By Jeff Petersen
I thought I’d be in for serious sensory deprivation with the Holdman Loop Tour.
After all, I was raised around Eugene, Oregon, with Lane County’s “sea level to ski level” motto and waterfalls as common as fiddles at a hoedown.
However, on the first warm day of meteorological spring (March 1-May 31), I head out with fingers crossed. After leaving the Highway 11 rat race at Athena and escaping to Highway 334, where traffic is a rumor, I get a pleasant surprise. A roller-coaster ride ensues through the kingdom of wheat, with sightings of kestrels perched on power lines and magpies practicing aerobatic maneuvers.
A red-winged blackbird cavorts in a cattail swamp, most of the time cleverly keeping out of camera range. When he does come into range, he hides the red.
Sky hovers, haze doing hop-scotch with patches of robin’s-egg blue. Winter wheat is shooting up. Patterns of Scottish plaid (in honor of nearby Athena, home of the local Caledonian Games) lead the eye to the snow-covered Blue Mountains, which anxiously await the big thaw.
Soon I reach the highest hill in the area, the Helix Ground Pile — wheat awaiting transport. Trucks are being loaded with frantic intensity, while crows fly in to get their share. The wind whips out of the south, punishment left over as winter slowly exits stage left.
I turn south for a couple miles on the Helix highway and then head west toward Holdman. A pheasant darts across the road, as much good luck as a black cat is bad luck. Lone trees, bare branches reaching skyward, surrendering to Mother Nature’s whims, are roadside landmarks in an otherwise treeless landscape. Winter wheat draws artful lines to a hazy horizon.
Soon Highway 334 merges into Highway 37. Turning left would take me to Pendleton. I turn right, opting for the lesser-traveled path.
Presently I reach a farm where birds looking for a handout mob silos. A windmill in the background provides testimony to the power of the wind.
Farther on, an old barn sits in disrepair. Its tin roof is partly blown off. A weather vane spins in the wind. Surrounding hardwood trees stand naked, eager for spring to provide the latest leaf fashions.
Eventually I reach the “ghost town” of Holdman and take a break. A windmill does double time in front of an old, abandoned school surrounded by modern John Deere farm equipment, the splash of green paint brightening an otherwise drab scene.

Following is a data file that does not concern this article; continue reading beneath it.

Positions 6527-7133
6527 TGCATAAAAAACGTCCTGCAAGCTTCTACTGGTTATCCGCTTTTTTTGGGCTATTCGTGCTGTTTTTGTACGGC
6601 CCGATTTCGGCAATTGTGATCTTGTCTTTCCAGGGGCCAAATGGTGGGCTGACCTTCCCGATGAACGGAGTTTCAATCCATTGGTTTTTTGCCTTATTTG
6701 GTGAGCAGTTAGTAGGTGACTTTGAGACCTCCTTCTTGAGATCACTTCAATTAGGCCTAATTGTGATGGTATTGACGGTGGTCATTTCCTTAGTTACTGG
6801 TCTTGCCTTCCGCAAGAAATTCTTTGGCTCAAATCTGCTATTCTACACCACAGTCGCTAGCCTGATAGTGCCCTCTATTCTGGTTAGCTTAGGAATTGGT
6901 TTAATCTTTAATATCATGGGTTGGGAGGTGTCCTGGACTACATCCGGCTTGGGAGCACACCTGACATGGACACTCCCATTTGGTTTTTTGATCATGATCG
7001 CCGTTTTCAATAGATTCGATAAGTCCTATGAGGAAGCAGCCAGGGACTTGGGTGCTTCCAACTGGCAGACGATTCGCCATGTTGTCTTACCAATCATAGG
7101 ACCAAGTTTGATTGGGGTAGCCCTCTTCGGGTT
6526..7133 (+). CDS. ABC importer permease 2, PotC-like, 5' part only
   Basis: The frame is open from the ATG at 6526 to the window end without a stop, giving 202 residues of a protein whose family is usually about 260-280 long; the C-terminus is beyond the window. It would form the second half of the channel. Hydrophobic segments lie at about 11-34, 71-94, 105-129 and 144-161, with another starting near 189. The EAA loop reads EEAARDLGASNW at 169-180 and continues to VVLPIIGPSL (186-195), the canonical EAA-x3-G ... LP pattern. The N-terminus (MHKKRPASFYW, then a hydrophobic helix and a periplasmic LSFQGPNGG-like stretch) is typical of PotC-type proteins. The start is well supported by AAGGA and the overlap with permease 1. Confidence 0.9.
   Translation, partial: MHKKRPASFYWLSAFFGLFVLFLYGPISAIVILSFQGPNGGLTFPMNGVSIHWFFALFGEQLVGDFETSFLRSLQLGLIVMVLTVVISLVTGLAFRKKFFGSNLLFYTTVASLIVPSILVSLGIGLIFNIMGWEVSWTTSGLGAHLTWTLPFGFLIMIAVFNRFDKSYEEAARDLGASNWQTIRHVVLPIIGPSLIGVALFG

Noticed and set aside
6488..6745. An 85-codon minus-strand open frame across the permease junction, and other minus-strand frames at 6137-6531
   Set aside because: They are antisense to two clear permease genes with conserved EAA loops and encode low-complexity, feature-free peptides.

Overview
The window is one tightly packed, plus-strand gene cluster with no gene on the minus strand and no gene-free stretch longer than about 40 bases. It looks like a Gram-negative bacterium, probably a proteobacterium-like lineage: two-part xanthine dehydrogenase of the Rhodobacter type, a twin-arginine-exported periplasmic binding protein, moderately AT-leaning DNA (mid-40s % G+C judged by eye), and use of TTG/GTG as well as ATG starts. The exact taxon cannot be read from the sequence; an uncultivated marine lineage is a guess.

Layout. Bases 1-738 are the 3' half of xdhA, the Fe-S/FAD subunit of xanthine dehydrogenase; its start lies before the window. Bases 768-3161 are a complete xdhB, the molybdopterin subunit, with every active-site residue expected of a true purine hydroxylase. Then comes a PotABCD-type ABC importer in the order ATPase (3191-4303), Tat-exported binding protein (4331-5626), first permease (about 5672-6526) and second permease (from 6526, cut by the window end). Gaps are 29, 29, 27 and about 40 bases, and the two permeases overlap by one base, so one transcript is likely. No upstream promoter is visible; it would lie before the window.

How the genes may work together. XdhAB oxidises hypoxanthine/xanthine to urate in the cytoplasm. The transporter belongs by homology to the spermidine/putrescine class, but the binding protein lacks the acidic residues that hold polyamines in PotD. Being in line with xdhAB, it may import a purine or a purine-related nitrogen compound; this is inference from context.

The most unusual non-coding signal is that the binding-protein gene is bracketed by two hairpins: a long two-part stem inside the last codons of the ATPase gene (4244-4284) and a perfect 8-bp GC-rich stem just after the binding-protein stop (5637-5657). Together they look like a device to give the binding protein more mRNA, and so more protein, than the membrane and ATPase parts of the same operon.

The wide spot in the road features a tidy working farm and towering grain elevators. A little more than a century ago, the Main Street featured a dance hall, blacksmith shop, stores and a United Brethren church. Only memories remain.
The road is quiet except when wheat trucks, professional drivers at the wheel, bomb down the familiar-to-them S curves toward the Columbia River.
I look both ways, then rejoin the highway. Soon I come to one “road narrows” sign, then another, then yet another. The road is still imminently drivable, although if you believed signs you’d think by now it would be a goat path.
The road twists downhill toward the sage-covered Columbia River plain for a rendezvous with U.S. Highway 730. I turn back toward Walla Walla and rejoin the rat race, mostly truck traffic here. The busy-ness does not prevent me from gawking at the Wallula Gap basalt pinnacles or at a lone boat that plies the Columbia River, tanglers dwarfed by north shore ramparts.
I cross the Washington state line and increase my speed from 55 to 60 mph. OK, 63.
Looking in my rearview mirror to be sure I won’t be rear-ended, I slam on the brakes and skid into the modest Twin Sisters turnout, where twin basalt pillars provided a landmark for early river sojourners. The spring wildflowers, tiny yellow starbursts, are in bloom. I hop out, shielding my eyes from the low-angle sun, eager to get a view of the river wearing a necklace of diamonds.
The uphill trail is short and steep. I clamber up the sand to earn a million-dollar view downriver. Trucks roar by far below. Here a warm wind blows, and I have the bluff to myself. I am at peace.